CRISPR-Cas systems are a class of adaptive immune systems in prokaryotes that use small CRISPR RNAs (crRNAs) in conjunction with CRISPR-associated (Cas) nucleases to recognize and degrade foreign nucleic acids. Recent studies have revealed that type III CRISPR-Cas systems synthesize second messenger molecules, previously unknown to exist in prokaryotes, known as cyclic oligoadenylates (cOA). These molecules activate the Csm6 nuclease to promote RNA degradation and may also coordinate additional cellular responses to foreign nucleic acids. Although cOA production has been reconstituted and characterized for a few bacterial and archaeal type III systems, cOA generation and its regulation have not been explored for the Gram-positive bacterium, Staphylococcus epidermidis, as well as the specific target RNA sequence requirements. In chapter 2, we demonstrate that this system performs Mg2+ dependent synthesis of 3-6 nt cOA. We show that activation of cOA synthesis is perturbed by single nucleotide mismatches between the crRNA and target RNA at discrete positions and synthesis is antagonized by Csm3-mediated target RNA cleavage. In chapter 3, we mechanistically investigated the effect of single and multiple mismatches on the activation of cOA synthesis of type III-A Cas10-Csm complex from S. epidermidis. We show that mismatches at specific positions in target RNA significantly reduced the amount of cOAs produced in a sequence context-dependent manner. We also show that the defects are not due to perturbations in binding efficiencies or in RNA cleavage.In chapter 4, we focus on an erythromycin resistance methyltransferases (Erm) found in many Gram-positive pathogens. Erm proteins are S-adenosyl methionine-dependent Rossmann-fold methyltransferases which convert A2058 of 23S rRNA to m62A2058. This modificationsterically blocks binding of several classes of antibiotics to 23S rRNA, resulting in a multi-drug resistant phenotype in bacteria expressing the enzyme. ErmC is an erythromycin resistance methyltransferase found in many Gram-positive pathogens, while ErmE is found in the soil bacterium that biosynthesizes erythromycin. Whether ErmC and ErmE, which possess only 24 % sequence identity, use similar structural elements for rRNA substrate recognition and positioning is not known. To investigate this question, we used structural data from related proteins to guide site-saturation mutagenesis of key residues and characterized selected variants by antibiotic susceptibility testing, single turnover kinetics, and RNA affinity binding assays. We demonstrate that residues in α4, α5 and the α5-α6 linker are essential for methyltransferase function including: an aromatic residue on α4 that likely forms stacking interactions with the substrate adenosine, and basic residues in α5 and the α5-α6 linker which likely mediate conformational rearrangements in the protein and cognate rRNA upon interaction. The functional studies led us to a new structural model for the ErmC or ErmE-rRNA complex.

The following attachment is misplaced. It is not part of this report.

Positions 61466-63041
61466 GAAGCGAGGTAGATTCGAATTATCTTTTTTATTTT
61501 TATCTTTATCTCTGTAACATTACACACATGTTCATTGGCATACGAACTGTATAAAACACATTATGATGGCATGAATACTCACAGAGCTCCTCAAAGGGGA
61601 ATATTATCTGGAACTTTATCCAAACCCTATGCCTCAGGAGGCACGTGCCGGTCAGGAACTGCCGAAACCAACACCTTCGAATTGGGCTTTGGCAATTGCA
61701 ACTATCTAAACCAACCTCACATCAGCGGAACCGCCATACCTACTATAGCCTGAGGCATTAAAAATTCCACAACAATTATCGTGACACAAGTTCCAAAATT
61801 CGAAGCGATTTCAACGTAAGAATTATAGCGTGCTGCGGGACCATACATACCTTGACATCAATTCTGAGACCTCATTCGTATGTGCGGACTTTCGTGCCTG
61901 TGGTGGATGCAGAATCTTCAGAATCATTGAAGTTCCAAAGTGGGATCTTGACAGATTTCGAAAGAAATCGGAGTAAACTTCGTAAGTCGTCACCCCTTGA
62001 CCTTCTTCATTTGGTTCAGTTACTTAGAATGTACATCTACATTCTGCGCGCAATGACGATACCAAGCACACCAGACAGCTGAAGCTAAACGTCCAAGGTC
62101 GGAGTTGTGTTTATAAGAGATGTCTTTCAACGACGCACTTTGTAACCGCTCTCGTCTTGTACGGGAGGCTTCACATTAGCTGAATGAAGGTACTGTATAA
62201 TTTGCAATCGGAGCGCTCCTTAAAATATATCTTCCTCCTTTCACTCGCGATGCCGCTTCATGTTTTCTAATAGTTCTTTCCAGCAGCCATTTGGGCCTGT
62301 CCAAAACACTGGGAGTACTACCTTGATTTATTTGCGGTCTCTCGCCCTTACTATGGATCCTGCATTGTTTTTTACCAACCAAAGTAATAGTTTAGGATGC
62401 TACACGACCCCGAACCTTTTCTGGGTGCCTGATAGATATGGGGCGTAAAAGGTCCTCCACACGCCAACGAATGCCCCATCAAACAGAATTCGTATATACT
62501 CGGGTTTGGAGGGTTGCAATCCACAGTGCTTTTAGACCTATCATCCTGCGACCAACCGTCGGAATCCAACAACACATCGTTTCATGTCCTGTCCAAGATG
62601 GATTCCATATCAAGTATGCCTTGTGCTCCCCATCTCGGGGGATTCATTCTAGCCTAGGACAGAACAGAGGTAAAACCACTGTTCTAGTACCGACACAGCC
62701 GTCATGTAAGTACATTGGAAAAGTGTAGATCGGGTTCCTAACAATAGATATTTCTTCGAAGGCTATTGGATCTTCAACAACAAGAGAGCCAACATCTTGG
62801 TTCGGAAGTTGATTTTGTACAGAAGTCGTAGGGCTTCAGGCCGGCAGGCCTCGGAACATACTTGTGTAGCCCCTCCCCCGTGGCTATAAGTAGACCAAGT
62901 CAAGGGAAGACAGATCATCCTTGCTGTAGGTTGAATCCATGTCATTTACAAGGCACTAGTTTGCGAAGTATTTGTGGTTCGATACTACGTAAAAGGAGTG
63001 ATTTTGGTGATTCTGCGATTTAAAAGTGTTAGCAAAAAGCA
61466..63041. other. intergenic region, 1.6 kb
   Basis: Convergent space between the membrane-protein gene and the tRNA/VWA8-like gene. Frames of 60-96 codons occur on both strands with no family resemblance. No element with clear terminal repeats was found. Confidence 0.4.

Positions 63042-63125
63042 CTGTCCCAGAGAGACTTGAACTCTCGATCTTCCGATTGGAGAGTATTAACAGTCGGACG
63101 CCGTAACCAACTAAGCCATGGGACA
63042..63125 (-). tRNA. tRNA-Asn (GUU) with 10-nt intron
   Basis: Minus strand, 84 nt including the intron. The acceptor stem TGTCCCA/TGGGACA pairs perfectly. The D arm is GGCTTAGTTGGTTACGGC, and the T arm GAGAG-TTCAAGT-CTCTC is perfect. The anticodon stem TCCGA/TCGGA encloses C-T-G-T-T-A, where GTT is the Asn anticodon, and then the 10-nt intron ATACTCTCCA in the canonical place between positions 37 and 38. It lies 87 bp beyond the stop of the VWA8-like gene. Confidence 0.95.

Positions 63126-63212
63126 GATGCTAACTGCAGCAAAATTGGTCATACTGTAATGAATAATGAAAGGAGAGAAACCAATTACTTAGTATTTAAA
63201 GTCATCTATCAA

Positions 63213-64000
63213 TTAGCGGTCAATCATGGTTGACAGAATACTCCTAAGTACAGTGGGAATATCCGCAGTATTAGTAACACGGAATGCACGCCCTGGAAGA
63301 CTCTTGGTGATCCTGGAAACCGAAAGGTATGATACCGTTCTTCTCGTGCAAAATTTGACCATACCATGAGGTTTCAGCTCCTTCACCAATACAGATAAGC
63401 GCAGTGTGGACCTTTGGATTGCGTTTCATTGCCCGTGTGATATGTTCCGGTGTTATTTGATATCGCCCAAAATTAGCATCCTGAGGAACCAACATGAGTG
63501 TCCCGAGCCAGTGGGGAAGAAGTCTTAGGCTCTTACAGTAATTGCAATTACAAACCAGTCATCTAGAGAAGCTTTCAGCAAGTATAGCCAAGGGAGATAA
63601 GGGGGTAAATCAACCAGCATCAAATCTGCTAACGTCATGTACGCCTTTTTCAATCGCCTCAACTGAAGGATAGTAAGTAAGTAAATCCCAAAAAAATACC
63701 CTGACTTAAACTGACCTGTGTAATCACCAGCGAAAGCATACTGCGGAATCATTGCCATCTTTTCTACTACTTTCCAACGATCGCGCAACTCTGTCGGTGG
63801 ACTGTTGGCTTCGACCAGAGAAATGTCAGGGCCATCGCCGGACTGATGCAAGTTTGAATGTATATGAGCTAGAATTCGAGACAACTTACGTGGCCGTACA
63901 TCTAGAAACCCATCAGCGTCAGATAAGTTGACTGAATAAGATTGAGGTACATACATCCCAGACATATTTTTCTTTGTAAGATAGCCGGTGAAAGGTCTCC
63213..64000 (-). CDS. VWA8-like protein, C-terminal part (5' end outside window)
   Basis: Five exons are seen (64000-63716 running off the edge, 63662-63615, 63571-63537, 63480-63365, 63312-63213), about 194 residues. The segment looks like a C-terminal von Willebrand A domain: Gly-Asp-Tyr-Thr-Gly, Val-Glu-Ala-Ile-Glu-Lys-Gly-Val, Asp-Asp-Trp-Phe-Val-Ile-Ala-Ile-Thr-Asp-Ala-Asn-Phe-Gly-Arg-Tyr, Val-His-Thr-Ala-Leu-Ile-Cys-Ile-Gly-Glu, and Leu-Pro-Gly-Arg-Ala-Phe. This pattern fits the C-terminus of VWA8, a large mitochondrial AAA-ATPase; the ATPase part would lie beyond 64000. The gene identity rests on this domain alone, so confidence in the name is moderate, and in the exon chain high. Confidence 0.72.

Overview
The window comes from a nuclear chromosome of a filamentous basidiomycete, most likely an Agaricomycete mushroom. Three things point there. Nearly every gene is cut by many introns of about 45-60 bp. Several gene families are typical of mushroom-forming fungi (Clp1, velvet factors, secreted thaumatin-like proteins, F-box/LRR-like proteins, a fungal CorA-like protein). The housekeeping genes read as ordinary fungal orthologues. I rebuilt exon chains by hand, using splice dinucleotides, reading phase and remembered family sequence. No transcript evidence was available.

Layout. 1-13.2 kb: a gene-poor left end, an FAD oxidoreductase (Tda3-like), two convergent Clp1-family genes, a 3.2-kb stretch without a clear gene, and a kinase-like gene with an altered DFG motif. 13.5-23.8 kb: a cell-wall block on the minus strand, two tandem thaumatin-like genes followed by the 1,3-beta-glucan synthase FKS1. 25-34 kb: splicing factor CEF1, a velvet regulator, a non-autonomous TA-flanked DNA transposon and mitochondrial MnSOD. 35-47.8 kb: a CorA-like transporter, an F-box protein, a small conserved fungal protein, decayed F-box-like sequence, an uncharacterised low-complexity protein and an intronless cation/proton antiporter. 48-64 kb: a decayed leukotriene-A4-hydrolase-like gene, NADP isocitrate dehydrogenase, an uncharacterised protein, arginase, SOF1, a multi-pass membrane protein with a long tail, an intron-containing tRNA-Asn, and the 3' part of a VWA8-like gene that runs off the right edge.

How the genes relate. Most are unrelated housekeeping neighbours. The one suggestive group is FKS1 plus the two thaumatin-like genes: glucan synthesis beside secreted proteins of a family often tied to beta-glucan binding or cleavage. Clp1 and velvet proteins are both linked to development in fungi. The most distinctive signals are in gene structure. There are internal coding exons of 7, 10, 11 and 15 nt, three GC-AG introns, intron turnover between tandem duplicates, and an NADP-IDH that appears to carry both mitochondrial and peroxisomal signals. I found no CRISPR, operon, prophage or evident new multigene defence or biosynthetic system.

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    Electronic Effects in Multidentate Pyridinol and N-Heterocyclic Carbene Based Ligands for Transition Metal Catalyzed Carbon Dioxide Reduction
    (University of Alabama Libraries, 2021) Boudreaux, Chance M; Papish, Elizabeth T.; University of Alabama Tuscaloosa